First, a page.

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Carma internet research module   detecting bad data
 

Carma internet research module detecting bad data

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    Carma internet research module   detecting bad data Carma internet research module detecting bad data Presentation Transcript

    • Detecting Bad Data
      CARMA Research Module
      Jeff Stanton
    • May 18-20, 2006
      Internet Data Collection Methods (Day 2-2)
      Sources of Data Problems in Online Studies
      Technical errors:
      Programming errors: Not common, but damaging when they occur
      Server errors: Can halt the collection of data
      Transmission errors: Uncommon and usually isolated to one record or field
      Response fraud:
      Inadvertent multiple response and malicious multiple response
      Missing data
      Intentionally malicious patterns of response leading to outliers or self-contradictory data
    • Response Fraud
      Deindividuation: Anonymous respondents, working at a distance from the researcher, have limited accountability to the research process
      Participant incentives introduce mixed motives: necessity of completing the instrument, but not to any particular level of quality
      Minimal frauds: skipping questions, not thinking through the answers
      Maximal frauds: A robot that randomly answers
      May 18-20, 2006
      Internet Data Collection Methods (Day 2-3)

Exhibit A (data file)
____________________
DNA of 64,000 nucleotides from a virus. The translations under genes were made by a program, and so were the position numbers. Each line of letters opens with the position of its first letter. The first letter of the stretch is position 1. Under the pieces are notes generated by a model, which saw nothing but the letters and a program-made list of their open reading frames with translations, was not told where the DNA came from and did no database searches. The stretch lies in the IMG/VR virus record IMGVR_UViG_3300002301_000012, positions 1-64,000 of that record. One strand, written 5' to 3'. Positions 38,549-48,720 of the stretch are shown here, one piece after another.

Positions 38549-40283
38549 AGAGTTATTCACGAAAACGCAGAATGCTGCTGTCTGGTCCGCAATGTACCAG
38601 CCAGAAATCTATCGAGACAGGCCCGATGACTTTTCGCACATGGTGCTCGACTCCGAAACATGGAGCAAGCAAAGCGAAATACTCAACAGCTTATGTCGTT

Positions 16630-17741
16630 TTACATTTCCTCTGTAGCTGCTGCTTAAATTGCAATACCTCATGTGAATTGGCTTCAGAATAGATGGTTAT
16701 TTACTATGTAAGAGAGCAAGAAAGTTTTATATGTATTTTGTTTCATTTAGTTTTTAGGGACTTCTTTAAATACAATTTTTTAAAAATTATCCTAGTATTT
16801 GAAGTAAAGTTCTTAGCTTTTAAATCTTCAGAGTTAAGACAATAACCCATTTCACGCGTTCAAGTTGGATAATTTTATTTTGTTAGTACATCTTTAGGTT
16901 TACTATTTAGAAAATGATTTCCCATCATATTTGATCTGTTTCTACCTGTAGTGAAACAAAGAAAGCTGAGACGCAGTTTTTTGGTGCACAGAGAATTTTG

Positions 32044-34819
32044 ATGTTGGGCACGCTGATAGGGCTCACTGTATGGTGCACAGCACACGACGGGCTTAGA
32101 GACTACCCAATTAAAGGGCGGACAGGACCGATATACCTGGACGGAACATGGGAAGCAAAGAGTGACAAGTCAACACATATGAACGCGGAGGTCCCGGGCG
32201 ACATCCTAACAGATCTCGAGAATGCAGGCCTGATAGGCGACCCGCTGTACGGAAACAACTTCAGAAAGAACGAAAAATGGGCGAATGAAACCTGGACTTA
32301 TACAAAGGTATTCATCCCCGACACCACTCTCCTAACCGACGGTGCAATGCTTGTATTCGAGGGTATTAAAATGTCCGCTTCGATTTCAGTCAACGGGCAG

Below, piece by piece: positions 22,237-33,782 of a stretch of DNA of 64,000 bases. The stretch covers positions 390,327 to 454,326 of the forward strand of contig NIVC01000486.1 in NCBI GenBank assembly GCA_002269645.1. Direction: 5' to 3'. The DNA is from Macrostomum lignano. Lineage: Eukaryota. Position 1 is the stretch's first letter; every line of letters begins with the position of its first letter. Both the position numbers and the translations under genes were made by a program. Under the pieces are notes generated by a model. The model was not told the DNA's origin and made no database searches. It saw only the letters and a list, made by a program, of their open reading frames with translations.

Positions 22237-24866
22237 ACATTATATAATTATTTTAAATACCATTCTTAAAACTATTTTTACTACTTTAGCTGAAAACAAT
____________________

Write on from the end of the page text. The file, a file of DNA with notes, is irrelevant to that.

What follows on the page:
• Duplicate Detection
      Fingerprint each row, e.g., with sum of numeric columns, multiplied by SD of same columns
      Create a new variable that contains this unique “checksum” value for each row/case
      Sort the dataset on the checksum
      Create a lag difference variable that subtracts the checksum for each neighboring row
      Sort on the lag variable and investigate all cases of zero or small differences
      May 18-20, 2006
      Internet Data Collection Methods (Day 2-4)
    • May 18-20, 2006
      Internet Data Collection Methods (Day 2-5)
      Bogus Response Detection
      Calculate common univariate statistics using the complete row of responses for each subject
      Create new variables for the univariate summaries (mean, sd, skew, kurt, max, min)
      Sort the cases by the mean value
      Look for extreme outliers on the high and low ends
      Sort the cases by standard deviation, skewness, kurtosis, maximum, minimum
      Look for anomalies and trace them back to the original data for that subject
    • May 18-20, 2006
      Internet Data Collection Methods (Day 2-6)
      Multivariate Outlier Detection
      Use Mahalanobis distance to detect outliers
      Regress a set of related items on an arbitrary dependent variable
      Sort by Mahalanobis distance: Larger distances are suggestive of outliers
      Use autocorrelation to detect unusual data patterns
      Flip the data: Cases become variables and variables become cases
      Run an autocorrelation function